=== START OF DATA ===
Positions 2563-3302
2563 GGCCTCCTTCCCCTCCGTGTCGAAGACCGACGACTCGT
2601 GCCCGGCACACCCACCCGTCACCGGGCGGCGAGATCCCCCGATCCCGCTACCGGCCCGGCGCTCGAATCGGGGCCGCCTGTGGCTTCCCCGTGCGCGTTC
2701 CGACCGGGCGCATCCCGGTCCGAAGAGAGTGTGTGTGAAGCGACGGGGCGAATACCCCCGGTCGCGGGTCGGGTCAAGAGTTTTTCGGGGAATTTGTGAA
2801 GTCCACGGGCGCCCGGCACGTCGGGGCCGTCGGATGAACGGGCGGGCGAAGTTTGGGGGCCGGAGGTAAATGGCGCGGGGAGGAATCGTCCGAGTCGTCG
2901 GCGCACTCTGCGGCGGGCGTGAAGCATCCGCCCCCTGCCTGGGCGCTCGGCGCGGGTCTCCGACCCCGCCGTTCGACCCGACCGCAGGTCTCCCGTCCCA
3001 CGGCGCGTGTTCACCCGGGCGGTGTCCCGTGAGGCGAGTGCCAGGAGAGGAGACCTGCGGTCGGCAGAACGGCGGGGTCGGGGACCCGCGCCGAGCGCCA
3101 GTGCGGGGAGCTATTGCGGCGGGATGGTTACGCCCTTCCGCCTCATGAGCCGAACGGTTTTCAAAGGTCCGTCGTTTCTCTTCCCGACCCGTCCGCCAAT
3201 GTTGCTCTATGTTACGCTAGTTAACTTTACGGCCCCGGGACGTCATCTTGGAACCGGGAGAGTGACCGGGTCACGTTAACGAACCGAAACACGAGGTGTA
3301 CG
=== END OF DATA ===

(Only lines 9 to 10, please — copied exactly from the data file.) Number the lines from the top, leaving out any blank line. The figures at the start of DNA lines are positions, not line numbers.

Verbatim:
3201 GTTGCTCTATGTTACGCTAGTTAACTTTACGGCCCCGGGACGTCATCTTGGAACCGGGAGAGTGACCGGGTCACGTTAACGAACCGAAACACGAGGTGTA
3301 CG